This is the right of passage into adulthood. It happens about the same age at the mitzvahs. 

 "God the Father has marked you with his sign; Christ the Lord has confirmed you and has placed his pledge, the Spirit, in your heart."

Yep, that lasted until I got serious with my boyfriend and went on the pill at seventeen. Then even Grace didn't seem like an appropriate name anymore. What the heck. My best friend was valedictorian of our class and she was asking me for advice about her boyfriend and the pill. We had confirmation on the same, too. Ah, those sweet years before college. Proms. SATS. Football. Cheerleaders. Indeed. Achievement.

It is called Confirmation because it confirms and strengthens baptismal grace.

Baptism, Communion and Confirmation are all ceremony of initiation. Catholicism is a community commitment. It is a celebration of an individual life. Every life. Not just a congregation, but, every life is initiated into the holiness of the church. Every person has a place. It seems so very strange to me to have individuals left out of the church when they have done nothing but be human.
I can't find a picture anywhere of the Pope-copter when it landed at the castle.

Immediately upon landing there was smoke coming from the engine area. It looked like pink smoke. 

Then the next thing that happened was for the Pope to get out of the Pope-copter and the next picture was him standing next to a man in a metalic suit. 

I think those fellas in the metalic suits douce the engine with some kind of fire retardant before the Pope gets out. That is my best guess.

They probably want to avoid this:

Just thought I'd bring it up since no one else did.

The name given to the Blessed Sacrament of the Altar in its twofold aspect of sacrament and Sacrifice of Mass, and in which Jesus Christ is truly present under the bread and wine.

Other titles are used, such as "Lord's Supper" (Coena Domini), "Table of the Lord" (Mensa Domini), the "Lord's Body" (Corpus Domini), and the "Holy of Holies" (Sanctissimum), to which may be added the following expressions, and somewhat altered from their primitive meaning: "Agape" (Love-Feast),"Eulogia" (Blessing), "Breaking of Bread", "Synaxis" (Assembly), etc.; but the ancient title "Eucharistia" appearing in writers as early as Ignatius, Justin, and Irenæus, has taken precedence in the technical terminology of the Church and her theologians. The expression "Blessed Sacrament of the Altar", introduced by Augustine, is at the present day almost entirely restricted to catechetical and popular treatises.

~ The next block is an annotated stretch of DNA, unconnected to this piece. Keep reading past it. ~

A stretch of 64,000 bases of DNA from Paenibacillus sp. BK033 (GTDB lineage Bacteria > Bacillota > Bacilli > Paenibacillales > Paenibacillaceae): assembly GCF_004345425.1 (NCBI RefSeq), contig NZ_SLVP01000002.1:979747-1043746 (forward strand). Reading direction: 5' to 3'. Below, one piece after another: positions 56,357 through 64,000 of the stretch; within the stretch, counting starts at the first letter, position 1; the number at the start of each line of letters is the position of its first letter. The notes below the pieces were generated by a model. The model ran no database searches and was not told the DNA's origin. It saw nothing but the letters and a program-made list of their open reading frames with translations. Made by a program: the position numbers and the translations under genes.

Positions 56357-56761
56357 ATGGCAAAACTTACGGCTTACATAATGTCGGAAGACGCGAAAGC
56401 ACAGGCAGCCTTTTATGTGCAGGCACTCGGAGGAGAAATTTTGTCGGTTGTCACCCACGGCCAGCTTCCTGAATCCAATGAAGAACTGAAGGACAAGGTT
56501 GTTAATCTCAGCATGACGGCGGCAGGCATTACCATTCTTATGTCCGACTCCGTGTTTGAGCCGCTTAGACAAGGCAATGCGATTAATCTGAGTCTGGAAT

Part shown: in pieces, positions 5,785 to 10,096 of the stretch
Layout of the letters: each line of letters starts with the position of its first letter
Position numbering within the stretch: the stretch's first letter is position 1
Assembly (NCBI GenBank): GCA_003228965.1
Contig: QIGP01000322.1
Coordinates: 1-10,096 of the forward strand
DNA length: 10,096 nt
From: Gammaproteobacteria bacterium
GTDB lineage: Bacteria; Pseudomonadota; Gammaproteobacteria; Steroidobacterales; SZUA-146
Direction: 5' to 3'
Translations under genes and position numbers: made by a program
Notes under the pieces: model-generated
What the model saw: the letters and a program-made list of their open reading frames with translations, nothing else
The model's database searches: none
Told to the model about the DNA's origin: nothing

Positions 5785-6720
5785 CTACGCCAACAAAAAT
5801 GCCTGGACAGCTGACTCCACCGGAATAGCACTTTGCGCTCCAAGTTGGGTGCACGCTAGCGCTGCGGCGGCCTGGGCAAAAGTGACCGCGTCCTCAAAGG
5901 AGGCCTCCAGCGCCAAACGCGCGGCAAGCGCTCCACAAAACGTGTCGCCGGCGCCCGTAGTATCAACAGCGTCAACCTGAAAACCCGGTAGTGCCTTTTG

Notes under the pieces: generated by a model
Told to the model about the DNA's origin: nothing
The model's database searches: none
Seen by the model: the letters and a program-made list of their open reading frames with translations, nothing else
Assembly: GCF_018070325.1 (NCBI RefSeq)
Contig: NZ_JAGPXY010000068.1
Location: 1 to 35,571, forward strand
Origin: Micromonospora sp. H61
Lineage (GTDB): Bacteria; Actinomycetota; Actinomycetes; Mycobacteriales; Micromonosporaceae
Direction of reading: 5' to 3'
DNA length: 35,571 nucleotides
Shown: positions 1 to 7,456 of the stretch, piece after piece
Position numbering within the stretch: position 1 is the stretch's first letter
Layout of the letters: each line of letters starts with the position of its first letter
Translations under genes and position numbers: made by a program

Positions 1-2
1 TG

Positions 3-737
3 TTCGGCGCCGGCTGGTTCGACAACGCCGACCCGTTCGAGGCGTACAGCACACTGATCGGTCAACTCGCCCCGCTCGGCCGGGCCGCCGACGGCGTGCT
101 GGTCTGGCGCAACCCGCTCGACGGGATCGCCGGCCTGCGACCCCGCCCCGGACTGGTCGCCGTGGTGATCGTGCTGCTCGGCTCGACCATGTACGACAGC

So, it is sorta like getting married to god. Basically. The Holy Communion is the way a person is told for most of their lives it is okay to be human. A person can go about their lives and commit sins, confess those sins, make an act of contrition and go back to being who they are while still being 'good enough' for heaven. All tied up in a neat little package for the rest of one's life.

It is amazing to realize a little wafer cookie can do all that. I mean they aren't even cooked by the Girl Scouts.

"Shazam, I'm good to go."

The Church likes to say the next Sacrament is Communion. Not really.

The next sacrament that scares a kid half to death is penance. It is considered a sacrament of healing.

In order to accept Communion (the body of Christ - I'll get to that) the church sees this sweet innocent child as tainted.

So, a child bearly in the second grade has to come to terms with the idea they are sinful in life. It is kind of a weird thing, but, you sort of get your head around it by reciting the Ten Commandments and the Fourth one is the real clincher. 

"Honor your father and your mother, that your days may be long in the land which The Lord your God gives you." Exodus 20:12 RSV

The Fifth Commandment did it for most of us. We got the picture. Obey Jesus like you obey parents. That pretty much says it all, so going into the confessional was kinda okay. You could tell a man on the other side of a curtain that you stole your sister's allowance and all you had to do was say enough prayers to cleanse the soul. He never made you give it back. That was cool. So going to confession was like the best thing that could happen, unless you were really convinced you were going to die between Sundays and and Saturday evening confessions.

My God, I am sorry for my sins with all my heart.
In choosing to do wrong and failing to do good 
I have sinned against you whom I should love above all things.